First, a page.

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Peru, Chancay

Doll

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Object Details

Culture

Peru, Chancay

Date

1000–1400

Medium

Llama wool

Dimensions

Height: 13 inches (33 cm)

Credit Line

Gift of William W. Brill

Object
Number

86.089.032

BRIEF DESCRIPTIONThis Chancay doll, which may have been part of a burial ritual, is standing with ou(…)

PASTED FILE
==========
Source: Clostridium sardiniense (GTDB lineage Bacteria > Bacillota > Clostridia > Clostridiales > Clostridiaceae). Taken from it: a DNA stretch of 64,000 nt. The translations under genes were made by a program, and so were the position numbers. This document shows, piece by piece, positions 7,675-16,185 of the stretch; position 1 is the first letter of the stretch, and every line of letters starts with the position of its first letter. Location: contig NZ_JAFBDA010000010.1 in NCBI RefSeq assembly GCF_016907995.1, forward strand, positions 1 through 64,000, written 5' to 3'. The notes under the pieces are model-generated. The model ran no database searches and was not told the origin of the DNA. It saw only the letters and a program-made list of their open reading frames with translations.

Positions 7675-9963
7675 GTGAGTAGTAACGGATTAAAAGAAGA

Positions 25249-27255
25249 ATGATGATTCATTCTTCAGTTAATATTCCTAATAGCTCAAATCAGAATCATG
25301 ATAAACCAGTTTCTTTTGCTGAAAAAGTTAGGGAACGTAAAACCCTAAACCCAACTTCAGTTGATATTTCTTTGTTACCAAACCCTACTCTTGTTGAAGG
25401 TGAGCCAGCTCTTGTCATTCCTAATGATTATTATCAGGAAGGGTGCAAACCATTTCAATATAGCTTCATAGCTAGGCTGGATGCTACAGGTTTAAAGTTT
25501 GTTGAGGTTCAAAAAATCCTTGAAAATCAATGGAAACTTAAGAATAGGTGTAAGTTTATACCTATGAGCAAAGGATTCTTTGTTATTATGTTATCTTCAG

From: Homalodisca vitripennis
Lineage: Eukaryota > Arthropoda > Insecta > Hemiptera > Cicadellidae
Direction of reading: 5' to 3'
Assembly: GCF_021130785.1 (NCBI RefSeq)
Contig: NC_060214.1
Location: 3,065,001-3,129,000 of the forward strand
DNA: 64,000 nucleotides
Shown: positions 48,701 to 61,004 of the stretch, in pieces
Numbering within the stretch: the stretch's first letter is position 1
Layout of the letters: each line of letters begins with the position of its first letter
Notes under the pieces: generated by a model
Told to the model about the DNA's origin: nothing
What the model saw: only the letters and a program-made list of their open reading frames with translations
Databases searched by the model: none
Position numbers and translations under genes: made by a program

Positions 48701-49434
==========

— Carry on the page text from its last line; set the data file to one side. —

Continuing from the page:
BRIEF DESCRIPTIONThis Chancay doll, which may have been part of a burial ritual, is standing with outstretched arms.WHERE WAS IT MADE?Roughly contemporary with the Peruvian Chimú culture to the north, the Chancay style spread across the South American coastal valleys of Huaura, Chancay, Rimac, and Chillon during the Late Intermediate Period (ca. AD 1000-1450). The Chancay culture possessed a certain degree of political integration, but was not an organized state.HOW WAS IT MADE?The textiles used to make the doll were woven on small looms, called backstrap looms. The loose unwoven end is attached to a stake in the ground while the woven section is secured around the weaver’s waist, stretching the long warp yarns taut. The weaver must pull hard on the stick with loops around every other warp yarn (“heddles”) in order to open a space between the odd and even sets of yarns. The opening created is called the “shed.” The horizontal weft yarn goes through the open shed, then the second stick with the other warp yarns is lifted, and the weft yarn passed back through in the other direction.The Chancay are known more for their magnificent textiles than for their ceramics. Textiles from elite Chancay tombs include elaborate gauzes, embroidery, painted plain weave and tapestry, and three-dimensional fiber sculptures such as dolls. Fine mesh-like openwork gauze achieved a new level of artistry and skill. Women wore head cloths with complex patterns of snakes and interlocked birds. Many thousands of Chancay textiles are preserved in museums around the world, attesting to their prolific artistic output.HOW WAS IT USED?Dolls or muñecas such as this one were highly symbolic, although their purpose is unknown. The dolls may have been made as tomb offerings, or they may have been personal possessions buried with their owners. Some of the dolls found in burials were arranged in miniaturized vignettes with many characters and architectural sets. The elaborate scenes showed the subjects weaving, drinking, and participating in marriage ceremonies.WHY DOES IT LOOK LIKE THIS?Notice the geometric slit-woven tapestry face with a gold and red step-like pattern, woven-in eyes, and an open mouth showing teeth done in the typical Chancay manner.The doll wears a coarsely woven diamond-patterned dark brown and white tunic dress wound around the waist with a very finely made reverse-weave gold and red jacquard belt. The doll also wears a woman’s gauze openwork headcloth. Such headcloths were typically woven with designs of cats, snakes, or interlocking birds, which were invisible after the gauzy web was removed from its maker’s loom, and which remained invisible when worn.The doll’s narrow arms and legs are constructed from bundled sticks or reeds wound with heavy thread or yarn. The doll’s hair is made from dark yarn.Chancay dolls are frequently imitated; there is a flourishing business in making fakes using archaeological fabrics. However, such dolls rarely have the woven-in facial features of original dolls such as this one. ?To see other pre-Columbian textiles in the Johnson Museum’s collection, search for object numbers 70.166, 72.035, 94.002, 2002.121, 2002.122, and 2002.123 in the keyword search box.

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